Many of my clients believe that a complement to a balanced diet is a handful of supplements. In fact, this was a myth I too believed before I became a trained Certified Nutritionist.
There are two schools of misguided thinking. One is the mistaken belief that a balanced diet will have shortcomings and that needs to be improved with supplements. This is basically the “more is better” type of thinking. Other people know they’re not eating a balanced diet, but think that it can be fixed by taking supplements instead of eating healthy foods.
Here is an excerpted version of a good blog that explains the fallacy of using supplements as a replacement for a balanced diet.
Vanessa Dixon is founder of a blog entitled Simply Natural Nessa that she created as a way to share alternative methods to achieve better health. On her blog, she explores ways we can help heal our bodies and regain a healthy equilibrium through natural means such as proper nutrition, exercise, environmental factors, and changing our mental mindset.
A Balanced Diet is Not Cured by Taking Supplements
You may have heard the phrase “you can’t out exercise a poor diet” which basically means that no matter how much exercise you do, if you’re eating nothing but junk food, you’re still going to put on weight and be unhealthy.
There’s another saying going around that it’s not possible to “out supplement” a poor diet. This is simply the idea that you can’t rely on supplements to provide your body with all the nutrients it needs while still consuming processed snack foods and other low-nutritional value products.
It’s easier to focus on improving areas we’re already good at rather than focus on bringing another area up to par. For example, many people spend hundreds of dollars on supplements each month but “can’t afford” to purchase real, organic, healthy foods and instead buy processed pre-prepared meals and snacks.
Why Supplements Have Become a Regular Part of Our Diet
Our food no longer holds the same nutritional value it did back when our ancestors roamed the Earth. They used to be able to obtain all the nutrients they needed solely from their food. However, in today’s world, food is grown using chemicals, in nutrient-deprived soil, picked before it has even been fully ripened, and then transported, kept in storage, and finally placed on supermarket shelves to be purchased by consumers. No wonder so many of their nutrients have been depleted!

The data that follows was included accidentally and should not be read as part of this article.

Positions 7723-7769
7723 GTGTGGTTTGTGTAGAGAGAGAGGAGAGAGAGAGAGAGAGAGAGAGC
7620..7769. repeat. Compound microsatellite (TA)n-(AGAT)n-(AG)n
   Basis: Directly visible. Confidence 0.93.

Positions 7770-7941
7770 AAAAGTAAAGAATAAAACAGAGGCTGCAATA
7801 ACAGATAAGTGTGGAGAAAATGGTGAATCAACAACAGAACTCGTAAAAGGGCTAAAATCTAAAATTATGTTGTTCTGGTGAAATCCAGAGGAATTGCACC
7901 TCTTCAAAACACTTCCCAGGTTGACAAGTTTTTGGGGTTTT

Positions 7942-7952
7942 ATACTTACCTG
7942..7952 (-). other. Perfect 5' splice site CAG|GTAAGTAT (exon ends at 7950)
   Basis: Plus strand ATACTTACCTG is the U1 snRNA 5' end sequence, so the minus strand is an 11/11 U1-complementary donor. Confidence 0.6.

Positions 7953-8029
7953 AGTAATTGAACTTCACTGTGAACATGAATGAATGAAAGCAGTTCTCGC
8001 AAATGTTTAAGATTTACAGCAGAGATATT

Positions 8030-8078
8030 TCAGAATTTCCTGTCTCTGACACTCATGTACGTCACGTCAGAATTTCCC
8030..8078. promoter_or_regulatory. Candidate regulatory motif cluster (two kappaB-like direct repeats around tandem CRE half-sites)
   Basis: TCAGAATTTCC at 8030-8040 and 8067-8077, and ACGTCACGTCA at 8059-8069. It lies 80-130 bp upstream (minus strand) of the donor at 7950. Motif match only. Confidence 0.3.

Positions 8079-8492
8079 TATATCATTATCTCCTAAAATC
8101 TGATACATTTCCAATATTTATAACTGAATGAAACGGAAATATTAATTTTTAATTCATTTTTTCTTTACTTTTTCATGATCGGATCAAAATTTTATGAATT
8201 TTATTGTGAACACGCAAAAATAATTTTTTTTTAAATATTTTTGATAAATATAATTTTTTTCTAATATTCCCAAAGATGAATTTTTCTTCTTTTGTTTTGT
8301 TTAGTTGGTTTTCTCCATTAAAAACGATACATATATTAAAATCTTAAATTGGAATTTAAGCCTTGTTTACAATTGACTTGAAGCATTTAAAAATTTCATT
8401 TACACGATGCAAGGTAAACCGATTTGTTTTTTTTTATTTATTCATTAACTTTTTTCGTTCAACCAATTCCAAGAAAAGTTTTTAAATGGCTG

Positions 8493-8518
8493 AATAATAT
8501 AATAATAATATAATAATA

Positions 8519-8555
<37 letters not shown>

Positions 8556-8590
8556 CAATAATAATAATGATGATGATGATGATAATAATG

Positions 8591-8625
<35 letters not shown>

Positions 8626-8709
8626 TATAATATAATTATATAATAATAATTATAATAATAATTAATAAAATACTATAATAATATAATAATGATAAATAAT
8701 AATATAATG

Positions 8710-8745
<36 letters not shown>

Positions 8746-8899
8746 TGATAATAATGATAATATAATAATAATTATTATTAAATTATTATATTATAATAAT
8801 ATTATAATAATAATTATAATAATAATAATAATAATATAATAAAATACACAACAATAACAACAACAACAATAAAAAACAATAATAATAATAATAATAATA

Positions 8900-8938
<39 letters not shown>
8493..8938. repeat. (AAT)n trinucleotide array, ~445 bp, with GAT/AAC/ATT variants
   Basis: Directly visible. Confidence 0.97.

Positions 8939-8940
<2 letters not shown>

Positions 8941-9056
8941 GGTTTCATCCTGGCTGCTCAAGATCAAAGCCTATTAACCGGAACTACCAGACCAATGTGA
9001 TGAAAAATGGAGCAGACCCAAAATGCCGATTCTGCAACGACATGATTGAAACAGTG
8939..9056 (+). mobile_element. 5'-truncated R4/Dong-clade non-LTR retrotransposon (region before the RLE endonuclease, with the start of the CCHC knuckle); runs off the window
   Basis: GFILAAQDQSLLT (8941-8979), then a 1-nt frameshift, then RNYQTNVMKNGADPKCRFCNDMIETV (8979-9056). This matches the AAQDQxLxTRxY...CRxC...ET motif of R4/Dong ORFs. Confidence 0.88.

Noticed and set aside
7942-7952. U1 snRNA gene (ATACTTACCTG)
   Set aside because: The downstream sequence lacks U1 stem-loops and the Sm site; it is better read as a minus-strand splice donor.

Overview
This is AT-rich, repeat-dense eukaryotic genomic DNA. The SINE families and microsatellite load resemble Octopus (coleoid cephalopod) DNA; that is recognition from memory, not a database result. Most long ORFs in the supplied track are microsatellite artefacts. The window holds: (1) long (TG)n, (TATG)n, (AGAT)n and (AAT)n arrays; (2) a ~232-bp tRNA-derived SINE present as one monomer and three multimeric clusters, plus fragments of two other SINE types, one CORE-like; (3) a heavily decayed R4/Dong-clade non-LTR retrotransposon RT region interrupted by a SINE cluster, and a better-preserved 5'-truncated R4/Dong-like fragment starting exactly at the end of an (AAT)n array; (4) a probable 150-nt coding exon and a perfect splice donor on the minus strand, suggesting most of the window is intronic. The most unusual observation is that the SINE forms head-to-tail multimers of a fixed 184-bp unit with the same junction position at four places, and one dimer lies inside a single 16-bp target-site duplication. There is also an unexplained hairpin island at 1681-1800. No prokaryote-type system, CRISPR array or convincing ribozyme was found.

But on top of this, our diets are no longer rich in natural, raw fruits & veggies, organic meats, and seafood. Many of us eat a staple diet of processed pre-made meals and snacks filled with artificial ingredients and preservatives. It’s not surprising our bodies develop so many conditions brought on by nutrient deficiencies. To help combat this issue, manufactures have fortified their food products with synthetic forms of iron, calcium, folic acid, iodine, thiamine, and many others to prevent serious public health issues related to conditions arising from deficiencies of these nutrients.
This may seem like the perfect solution, continue eating our nutrient deficient foods and just supplement our way to good health. But it’s not as simple as that.
Why Nutrients From Eating a Balanced Diet are Better Than Taking Supplements
Why can’t we just rely on supplements for our nutrient intake? Well, if you think about it, if you were to consume solely protein shakes for breakfast, lunch, and dinner, you’d be getting plenty of protein and a few other nutrients, but what about all these other vitamins, minerals, fatty acids, etc. You’d be cutting out so many other vital nutrients your body requires to thrive.
The benefits of consuming a variety of whole foods are that they come with a range of vitamins, minerals, fats, protein, and phytochemicals. The latter are an important component in food that helps reduce the risk of heart disease, type 2 diabetes and some cancers. Vitamin and mineral supplements do not deliver the benefits of phytonutrients and other elements found in food, like fiber.
What’s more, whole foods usually contain many different forms of vitamins and minerals. For instance, vitamin E occurs in nature in 8 different forms – but supplements often contain just one of these forms.
Another thing to keep in mind is that many multivitamins and other supplements on the market may be a waste of money because many times they don’t raise micronutrient levels to the thresholds the body requires to function at its best.
There’s No Substitute for Eating a Balanced Diet
Vitamin and mineral supplements can’t replace a healthy diet, but a high quality multivitamin can help if your diet is inadequate. If you feel you could be lacking in certain vitamins and minerals, it’s far better to change your diet and lifestyle first, rather than reaching straight for the supplements. If you do need them however, ensure that you use them for just that, supplementation, not replacement of food groups, and also balance them out with a healthy, varied diet.
Click here to read the full article about eating a balanced diet rather than relying on supplements.